LG has been doing pretty well on the smartphones market since they released their first dual core device, but of course, there’s always room for improvement. However, it may not be that easy to compete in traditional niches anymore – there are plenty of great slab and QWERTY slider smartphones out there, and even going for the low end niche has its problems, since there are a lot of cheap phones already on the market, plus the older high end models tend to sell very well at cheaper prices.
The only way out (or in) is to try going for something more unique, and LG did just that with the new DoublePlay smartphone, which will be coming to T-Mobile by the end of the year. The phone features a split slide-out QWERTY keyboard, and two displays, but not in any arrangement you’ve seen before – the small secondary display is between the two parts of the keyboard, making for an interesting looking device with an equally interesting usage ability.
There have been attempts at introducing split keyboards before, and Nokia’s E70 is the first phone to come to mind, but for some reason they weren’t very successful – I believe it’s just that their timing was wrong, and now that smartphones are taking over everywhere, split keyboards may make a comeback. They’re better for two hands typing, that’s for sure, and that should account for something.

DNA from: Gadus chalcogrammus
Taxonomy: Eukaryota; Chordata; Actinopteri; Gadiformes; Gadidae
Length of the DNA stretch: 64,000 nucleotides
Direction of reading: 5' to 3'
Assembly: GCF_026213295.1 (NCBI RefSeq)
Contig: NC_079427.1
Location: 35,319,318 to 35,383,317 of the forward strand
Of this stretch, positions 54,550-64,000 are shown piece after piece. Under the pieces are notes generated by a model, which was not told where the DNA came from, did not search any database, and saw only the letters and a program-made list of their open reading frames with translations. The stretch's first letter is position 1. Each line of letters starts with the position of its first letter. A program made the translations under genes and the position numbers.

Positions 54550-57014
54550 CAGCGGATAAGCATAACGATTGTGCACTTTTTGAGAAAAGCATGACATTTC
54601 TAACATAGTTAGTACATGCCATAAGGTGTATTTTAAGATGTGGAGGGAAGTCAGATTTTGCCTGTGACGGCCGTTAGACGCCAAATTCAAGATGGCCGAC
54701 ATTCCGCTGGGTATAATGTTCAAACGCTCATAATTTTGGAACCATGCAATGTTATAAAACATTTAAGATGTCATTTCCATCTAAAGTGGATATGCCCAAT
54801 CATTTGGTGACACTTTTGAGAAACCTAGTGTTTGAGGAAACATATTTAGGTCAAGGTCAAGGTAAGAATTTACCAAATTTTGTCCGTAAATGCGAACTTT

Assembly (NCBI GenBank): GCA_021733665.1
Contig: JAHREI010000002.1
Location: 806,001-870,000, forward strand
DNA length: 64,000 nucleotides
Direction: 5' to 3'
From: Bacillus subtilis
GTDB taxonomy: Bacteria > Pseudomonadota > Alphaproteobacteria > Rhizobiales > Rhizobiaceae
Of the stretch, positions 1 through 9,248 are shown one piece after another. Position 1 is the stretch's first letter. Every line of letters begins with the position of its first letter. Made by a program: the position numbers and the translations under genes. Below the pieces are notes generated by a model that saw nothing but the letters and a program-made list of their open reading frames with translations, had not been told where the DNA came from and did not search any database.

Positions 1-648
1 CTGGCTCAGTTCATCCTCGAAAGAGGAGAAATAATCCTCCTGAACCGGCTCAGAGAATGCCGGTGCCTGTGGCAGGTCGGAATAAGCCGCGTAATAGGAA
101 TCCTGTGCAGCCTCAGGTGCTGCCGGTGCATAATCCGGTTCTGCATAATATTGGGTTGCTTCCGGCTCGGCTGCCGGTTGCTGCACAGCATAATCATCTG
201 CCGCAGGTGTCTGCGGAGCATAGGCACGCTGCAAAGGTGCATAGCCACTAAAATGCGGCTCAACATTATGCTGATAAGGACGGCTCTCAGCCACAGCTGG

The keyboard on the LG DoublePlay is good for fast typing, although the relatively small non-separated keys aren’t doing it any favors. The 2 inch screen in the middle of it might be worth it, though – it allows you to display more of the same app or a completely different app – for example, you could be browsing the Web on the main display while chatting with someone or taking some notes on the secondary screen. The main display, by the way, is a well sized 3.5 inch unit with the standard 800×480 pixels resolution – nothing special, but it isn’t bad, either.
The other hardware specs are in line with most of the smartphones on the market nowadays – you’ve got your 5 megapixels camera on the back with support for 720p HD video recording, the usual Wifi and Bluetooth adapters, GPS, DLNA and support for HSPA+ speeds of up to 14.4 and 5.76 Mbps download and upload.
The performance should be more than enough for everyday use, although you won’t be editing videos anytime soon with the 1 GHz Snapdragon processor and 512 MB of RAM that the DoublePlay offers you. The phone will be powered by Android 2.3 Gingerbread out of the box, which is great, but it won’t be eligible for an Ice Cream Sandwich update because of the low specs – not that you’d be able to fully utilize its potential on this device, anyway.
The dual screen setup could prove to be an interesting experience, and the split QWERTY keyboard is worth the attention if you like to type fast and without mistakes, but in the end it will depend on the price – I wouldn’t pay more than $150-200 for this phone with a contract, for example, but if it’s lower than that, then it’ll be a great choice for any avid texter or multitasker.